During the First World War, an estimated 20,000 British men of military age refused conscription, with over 6,000 serving prison sentences under conditions which included hard labour and a ‘rule of silence’ that forbade prisoners to talk to one another.
Soon after conscription was introduced in 1916, fifty conscientious objectors (COs) were secretly taken to France by the British military. But for the intercession of Bertrand Russell — a prominent opponent of the war back in London, with access to the Prime Minister — they would all probably have been shot. As it was, thirty-five ‘were marched onto the parade ground, sentenced to death and then told the sentence had been changed to ten years’ hard labour.’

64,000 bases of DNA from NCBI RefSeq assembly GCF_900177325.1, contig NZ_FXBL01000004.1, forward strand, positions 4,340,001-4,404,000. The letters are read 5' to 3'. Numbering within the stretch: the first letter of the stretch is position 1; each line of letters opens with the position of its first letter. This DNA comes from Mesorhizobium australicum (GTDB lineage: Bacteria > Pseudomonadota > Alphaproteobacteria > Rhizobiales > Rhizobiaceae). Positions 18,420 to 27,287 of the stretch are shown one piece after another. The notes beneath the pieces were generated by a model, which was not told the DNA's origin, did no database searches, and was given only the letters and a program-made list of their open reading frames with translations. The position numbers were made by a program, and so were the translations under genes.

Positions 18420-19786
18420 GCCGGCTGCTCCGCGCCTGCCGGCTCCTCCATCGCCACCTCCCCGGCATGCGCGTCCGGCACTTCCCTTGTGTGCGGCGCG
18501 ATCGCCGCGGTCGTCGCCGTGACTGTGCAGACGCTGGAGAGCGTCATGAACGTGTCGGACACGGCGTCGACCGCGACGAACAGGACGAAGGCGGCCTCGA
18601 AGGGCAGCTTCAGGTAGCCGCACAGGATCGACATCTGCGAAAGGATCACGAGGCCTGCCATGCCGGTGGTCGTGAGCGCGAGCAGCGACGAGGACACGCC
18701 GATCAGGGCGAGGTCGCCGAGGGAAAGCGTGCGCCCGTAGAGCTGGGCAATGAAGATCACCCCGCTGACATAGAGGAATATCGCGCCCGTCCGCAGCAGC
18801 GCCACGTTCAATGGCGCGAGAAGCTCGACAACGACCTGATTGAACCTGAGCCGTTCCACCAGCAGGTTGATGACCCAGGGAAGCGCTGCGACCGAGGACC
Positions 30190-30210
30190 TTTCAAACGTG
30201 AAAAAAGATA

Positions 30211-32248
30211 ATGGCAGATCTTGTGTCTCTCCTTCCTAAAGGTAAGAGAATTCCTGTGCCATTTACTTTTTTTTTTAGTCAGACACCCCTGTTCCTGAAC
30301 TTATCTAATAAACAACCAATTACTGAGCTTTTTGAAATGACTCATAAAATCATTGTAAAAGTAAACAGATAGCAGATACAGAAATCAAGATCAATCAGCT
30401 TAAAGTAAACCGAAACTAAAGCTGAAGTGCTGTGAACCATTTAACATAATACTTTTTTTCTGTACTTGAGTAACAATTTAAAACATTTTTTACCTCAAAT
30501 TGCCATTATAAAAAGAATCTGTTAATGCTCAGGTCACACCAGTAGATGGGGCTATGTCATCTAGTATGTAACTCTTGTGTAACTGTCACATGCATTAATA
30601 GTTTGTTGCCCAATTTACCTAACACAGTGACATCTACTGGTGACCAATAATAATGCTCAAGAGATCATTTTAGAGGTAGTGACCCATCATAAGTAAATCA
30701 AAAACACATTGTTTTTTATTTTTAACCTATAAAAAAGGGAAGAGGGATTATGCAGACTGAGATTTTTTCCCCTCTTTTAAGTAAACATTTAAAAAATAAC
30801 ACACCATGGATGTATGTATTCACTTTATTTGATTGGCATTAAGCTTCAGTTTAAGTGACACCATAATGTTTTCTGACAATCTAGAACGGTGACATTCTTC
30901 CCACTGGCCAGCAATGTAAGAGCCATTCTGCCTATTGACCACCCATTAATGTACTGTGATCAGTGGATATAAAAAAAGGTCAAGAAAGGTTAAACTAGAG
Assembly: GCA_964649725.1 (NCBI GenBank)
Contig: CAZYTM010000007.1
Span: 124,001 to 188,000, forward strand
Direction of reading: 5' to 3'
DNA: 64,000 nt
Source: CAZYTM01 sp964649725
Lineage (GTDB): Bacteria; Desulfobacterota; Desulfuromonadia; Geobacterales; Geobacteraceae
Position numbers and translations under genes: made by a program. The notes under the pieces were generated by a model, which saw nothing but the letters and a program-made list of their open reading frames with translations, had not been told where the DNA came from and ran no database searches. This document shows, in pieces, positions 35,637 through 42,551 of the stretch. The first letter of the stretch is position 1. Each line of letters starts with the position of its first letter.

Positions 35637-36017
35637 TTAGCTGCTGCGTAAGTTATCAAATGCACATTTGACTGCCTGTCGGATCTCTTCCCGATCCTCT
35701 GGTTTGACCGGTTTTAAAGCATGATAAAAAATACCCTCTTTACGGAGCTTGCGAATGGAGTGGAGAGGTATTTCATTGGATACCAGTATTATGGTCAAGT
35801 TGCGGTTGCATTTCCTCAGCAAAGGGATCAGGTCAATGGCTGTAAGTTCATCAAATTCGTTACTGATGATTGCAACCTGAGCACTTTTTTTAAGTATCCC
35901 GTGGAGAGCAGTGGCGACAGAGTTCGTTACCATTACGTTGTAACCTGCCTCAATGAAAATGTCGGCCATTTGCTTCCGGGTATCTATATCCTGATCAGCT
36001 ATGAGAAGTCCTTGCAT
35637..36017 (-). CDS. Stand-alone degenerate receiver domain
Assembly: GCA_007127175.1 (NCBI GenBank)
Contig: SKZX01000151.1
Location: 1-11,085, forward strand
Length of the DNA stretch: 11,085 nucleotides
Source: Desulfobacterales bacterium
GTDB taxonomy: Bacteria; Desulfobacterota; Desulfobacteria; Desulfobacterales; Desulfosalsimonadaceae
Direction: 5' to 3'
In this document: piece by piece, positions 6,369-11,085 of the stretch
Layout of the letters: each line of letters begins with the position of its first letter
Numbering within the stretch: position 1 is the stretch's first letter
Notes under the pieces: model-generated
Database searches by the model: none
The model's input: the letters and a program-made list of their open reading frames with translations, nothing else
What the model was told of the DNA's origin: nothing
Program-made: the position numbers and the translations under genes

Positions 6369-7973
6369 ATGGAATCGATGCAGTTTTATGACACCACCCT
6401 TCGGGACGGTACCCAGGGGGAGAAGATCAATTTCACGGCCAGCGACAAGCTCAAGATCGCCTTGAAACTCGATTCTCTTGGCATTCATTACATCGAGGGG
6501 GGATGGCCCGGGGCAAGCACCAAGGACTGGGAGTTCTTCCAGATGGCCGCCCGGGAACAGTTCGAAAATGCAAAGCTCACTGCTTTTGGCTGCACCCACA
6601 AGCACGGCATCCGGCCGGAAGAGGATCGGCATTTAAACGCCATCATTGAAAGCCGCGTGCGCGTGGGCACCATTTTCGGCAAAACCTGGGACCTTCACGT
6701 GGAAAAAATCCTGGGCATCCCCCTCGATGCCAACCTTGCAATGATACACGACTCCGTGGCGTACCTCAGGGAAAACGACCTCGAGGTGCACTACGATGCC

Ann Kramer’s latest book tells the story of the First World War COs in a simple, unaffected style, with numerous pull quotes and a well-chosen selection of photos.
Its concluding chapter traces their influence on the postwar peace movement, drawing parallels between their experiences and those of modern day COs such as Joe Glenton, and whistleblowers like Chelsea Manning.
Though aimed at children aged 10-16, Conchies could also servce as a useful primer for anyone interested in the topic.